Good Friends Offer More Than A Good Time, They Offer Better Brain Health!

If you are a fan of the Golden Girls, then you know that having good friends keeps you going. According to research, this is especially true for “SuperAgers.” SuperAgers are people in their 80s or older who have great cognitive function, similar to that of the average middle-aged individual. Scientists measured that SuperAgers lose brain volume slower than other people their age because of their active lifestyle, and having close friends.

Silhouette of a omwn and woman facing each other with a white circle in their heads and a black heart in the middle of the circle.
Social relationships mprove brain function, as well as reducing the onset of dementia and Alzheimer’s.

Social relationships are essential, not only for improving brain function, but also reducing the onset of dementia and Alzheimer’s.

The Study Of SuperAgers

Emily Rogalski, an associate professor at the Cognitive Neurology and Alzheimer’s Disease Center at Northwestern’s Feinberg School of Medicine, is one expert studying SuperAgers. She, among others, examined SuperAgers for nine years in order to understand their superior cognitive health. The group would fill out surveys every couple of years, and get tests and brain scans done. 

The brain scans showed that these older individuals had thicker cortexes, a resistance to age-related atrophy, and a larger left anterior cingulate (a part of the brain important to attention and working memory). Also, out of the surveys given, one thing stood out among all participants- reports of satisfying, warm, and trusting relationships.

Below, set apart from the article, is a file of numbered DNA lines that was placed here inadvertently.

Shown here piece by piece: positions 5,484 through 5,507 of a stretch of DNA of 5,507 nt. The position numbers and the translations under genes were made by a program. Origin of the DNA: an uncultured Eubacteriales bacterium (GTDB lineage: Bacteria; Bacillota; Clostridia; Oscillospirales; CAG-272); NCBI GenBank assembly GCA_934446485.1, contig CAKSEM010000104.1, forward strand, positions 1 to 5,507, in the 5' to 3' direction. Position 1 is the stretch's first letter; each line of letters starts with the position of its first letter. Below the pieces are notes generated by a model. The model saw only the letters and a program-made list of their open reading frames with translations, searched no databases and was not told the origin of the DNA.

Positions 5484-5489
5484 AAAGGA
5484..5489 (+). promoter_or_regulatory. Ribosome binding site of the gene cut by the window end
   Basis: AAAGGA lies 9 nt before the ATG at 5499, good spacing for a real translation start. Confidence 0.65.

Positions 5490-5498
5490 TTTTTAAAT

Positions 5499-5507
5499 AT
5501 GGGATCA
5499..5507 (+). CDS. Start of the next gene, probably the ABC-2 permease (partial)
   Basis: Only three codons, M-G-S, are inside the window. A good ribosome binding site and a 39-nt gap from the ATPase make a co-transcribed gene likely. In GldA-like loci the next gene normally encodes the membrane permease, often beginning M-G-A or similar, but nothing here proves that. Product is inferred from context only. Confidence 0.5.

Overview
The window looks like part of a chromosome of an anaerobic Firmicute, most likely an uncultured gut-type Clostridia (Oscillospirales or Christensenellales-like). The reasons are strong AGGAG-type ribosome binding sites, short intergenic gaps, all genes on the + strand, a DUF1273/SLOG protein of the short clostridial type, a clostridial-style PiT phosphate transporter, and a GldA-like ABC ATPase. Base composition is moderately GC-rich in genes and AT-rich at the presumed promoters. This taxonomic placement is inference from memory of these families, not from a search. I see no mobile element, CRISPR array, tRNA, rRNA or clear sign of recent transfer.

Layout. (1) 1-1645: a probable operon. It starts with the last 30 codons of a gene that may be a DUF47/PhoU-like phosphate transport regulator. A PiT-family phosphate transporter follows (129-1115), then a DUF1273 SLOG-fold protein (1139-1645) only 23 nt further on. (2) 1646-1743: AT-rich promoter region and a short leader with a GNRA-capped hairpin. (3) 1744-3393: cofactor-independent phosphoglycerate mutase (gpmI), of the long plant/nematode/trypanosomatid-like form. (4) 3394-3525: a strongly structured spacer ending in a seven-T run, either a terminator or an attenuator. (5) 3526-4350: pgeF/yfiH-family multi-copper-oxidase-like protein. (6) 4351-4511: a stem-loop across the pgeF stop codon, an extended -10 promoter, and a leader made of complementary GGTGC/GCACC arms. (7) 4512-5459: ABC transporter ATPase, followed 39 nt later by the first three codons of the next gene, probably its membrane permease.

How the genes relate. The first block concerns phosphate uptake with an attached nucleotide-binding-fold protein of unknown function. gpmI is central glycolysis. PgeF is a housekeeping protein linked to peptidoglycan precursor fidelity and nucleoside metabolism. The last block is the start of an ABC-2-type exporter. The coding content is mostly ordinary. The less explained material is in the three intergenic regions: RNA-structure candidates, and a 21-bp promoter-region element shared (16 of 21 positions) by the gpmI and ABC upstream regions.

“It’s not as simple as saying, ‘if you have a strong social network, you’ll never get Alzheimer’s disease,’” says Dr. Rogalski. “But if there is a list of healthy choices one can make, such as eating a certain diet and not smoking, maintaining strong social networks may be an important one on that list.”

Other Habits

Large bowl in the middle filled with lettuce, with little bowls surrounding it filled with fuits and vegetables.
SuperAgers are more active, and eat healthy diets that improve brain function.

Through the study, researchers noted that social engagement was not the only factor in improved brain function. SuperAgers were more active than other people their age, not just physically, but mentally as well. The participants engaged in mental activity such as Sudoku and other forms of brain teasers to stimulate and engage their brains on a daily basis. The last thing is to eat a healthy diet, such as the Mediterranean diet, which has been shown to reduce the risk of Alzheimer’s.

As people age, keeping up with their social life can be difficult, especially when there are obstacles to go through, such as work, finances, and maintaining a healthy and active lifestyle. However, as you get older, it has been proven that your social interactions might just keep your brain young. Take the time to call your good friends, make plans to see each other, and stay as social as you can. Life is busy, but your friends will keep you young, literally.